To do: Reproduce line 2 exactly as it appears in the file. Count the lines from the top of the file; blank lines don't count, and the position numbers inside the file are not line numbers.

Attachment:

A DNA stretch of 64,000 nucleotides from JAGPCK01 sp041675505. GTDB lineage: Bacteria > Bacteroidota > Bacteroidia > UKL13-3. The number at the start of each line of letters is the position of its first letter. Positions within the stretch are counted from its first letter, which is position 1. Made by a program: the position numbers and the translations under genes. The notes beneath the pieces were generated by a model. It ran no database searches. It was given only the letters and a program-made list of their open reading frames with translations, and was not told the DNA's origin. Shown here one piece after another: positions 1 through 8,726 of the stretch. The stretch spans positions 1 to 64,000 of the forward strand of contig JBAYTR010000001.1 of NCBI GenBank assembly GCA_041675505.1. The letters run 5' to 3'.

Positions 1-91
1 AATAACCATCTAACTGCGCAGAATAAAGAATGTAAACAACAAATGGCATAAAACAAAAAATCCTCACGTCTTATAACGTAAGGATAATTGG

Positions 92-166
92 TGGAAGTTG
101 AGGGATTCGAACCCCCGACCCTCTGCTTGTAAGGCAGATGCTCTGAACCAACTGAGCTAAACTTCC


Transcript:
Positions 1-91